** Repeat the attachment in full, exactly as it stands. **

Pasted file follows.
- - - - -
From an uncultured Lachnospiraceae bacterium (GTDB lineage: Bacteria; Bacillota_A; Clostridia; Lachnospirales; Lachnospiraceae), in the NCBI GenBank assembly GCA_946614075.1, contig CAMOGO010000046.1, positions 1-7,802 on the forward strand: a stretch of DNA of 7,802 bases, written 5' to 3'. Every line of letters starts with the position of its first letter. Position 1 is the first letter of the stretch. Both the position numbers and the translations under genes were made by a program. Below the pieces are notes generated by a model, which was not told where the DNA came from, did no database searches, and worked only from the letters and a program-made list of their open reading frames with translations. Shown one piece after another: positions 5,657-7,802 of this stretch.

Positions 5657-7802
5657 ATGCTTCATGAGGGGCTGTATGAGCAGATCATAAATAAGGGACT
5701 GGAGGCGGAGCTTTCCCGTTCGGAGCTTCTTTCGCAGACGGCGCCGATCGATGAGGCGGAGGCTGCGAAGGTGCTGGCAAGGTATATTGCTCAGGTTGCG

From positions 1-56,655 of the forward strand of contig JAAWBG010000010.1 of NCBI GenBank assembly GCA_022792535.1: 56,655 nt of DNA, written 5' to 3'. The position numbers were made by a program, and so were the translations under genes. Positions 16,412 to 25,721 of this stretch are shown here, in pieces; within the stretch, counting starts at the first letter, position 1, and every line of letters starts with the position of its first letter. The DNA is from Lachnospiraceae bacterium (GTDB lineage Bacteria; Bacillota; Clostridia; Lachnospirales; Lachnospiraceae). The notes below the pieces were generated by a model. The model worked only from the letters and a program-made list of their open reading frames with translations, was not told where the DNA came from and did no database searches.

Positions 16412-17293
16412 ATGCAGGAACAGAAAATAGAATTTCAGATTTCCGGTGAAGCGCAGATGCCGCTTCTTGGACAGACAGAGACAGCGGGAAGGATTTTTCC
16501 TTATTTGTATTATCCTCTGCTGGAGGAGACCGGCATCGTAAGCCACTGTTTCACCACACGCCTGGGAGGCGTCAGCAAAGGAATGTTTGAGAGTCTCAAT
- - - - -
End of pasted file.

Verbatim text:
From an uncultured Lachnospiraceae bacterium (GTDB lineage: Bacteria; Bacillota_A; Clostridia; Lachnospirales; Lachnospiraceae), in the NCBI GenBank assembly GCA_946614075.1, contig CAMOGO010000046.1, positions 1-7,802 on the forward strand: a stretch of DNA of 7,802 bases, written 5' to 3'. Every line of letters starts with the position of its first letter. Position 1 is the first letter of the stretch. Both the position numbers and the translations under genes were made by a program. Below the pieces are notes generated by a model, which was not told where the DNA came from, did no database searches, and worked only from the letters and a program-made list of their open reading frames with translations. Shown one piece after another: positions 5,657-7,802 of this stretch.

Positions 5657-7802
5657 ATGCTTCATGAGGGGCTGTATGAGCAGATCATAAATAAGGGACT
5701 GGAGGCGGAGCTTTCCCGTTCGGAGCTTCTTTCGCAGACGGCGCCGATCGATGAGGCGGAGGCTGCGAAGGTGCTGGCAAGGTATATTGCTCAGGTTGCG

From positions 1-56,655 of the forward strand of contig JAAWBG010000010.1 of NCBI GenBank assembly GCA_022792535.1: 56,655 nt of DNA, written 5' to 3'. The position numbers were made by a program, and so were the translations under genes. Positions 16,412 to 25,721 of this stretch are shown here, in pieces; within the stretch, counting starts at the first letter, position 1, and every line of letters starts with the position of its first letter. The DNA is from Lachnospiraceae bacterium (GTDB lineage Bacteria; Bacillota; Clostridia; Lachnospirales; Lachnospiraceae). The notes below the pieces were generated by a model. The model worked only from the letters and a program-made list of their open reading frames with translations, was not told where the DNA came from and did no database searches.

Positions 16412-17293
16412 ATGCAGGAACAGAAAATAGAATTTCAGATTTCCGGTGAAGCGCAGATGCCGCTTCTTGGACAGACAGAGACAGCGGGAAGGATTTTTCC
16501 TTATTTGTATTATCCTCTGCTGGAGGAGACCGGCATCGTAAGCCACTGTTTCACCACACGCCTGGGAGGCGTCAGCAAAGGAATGTTTGAGAGTCTCAAT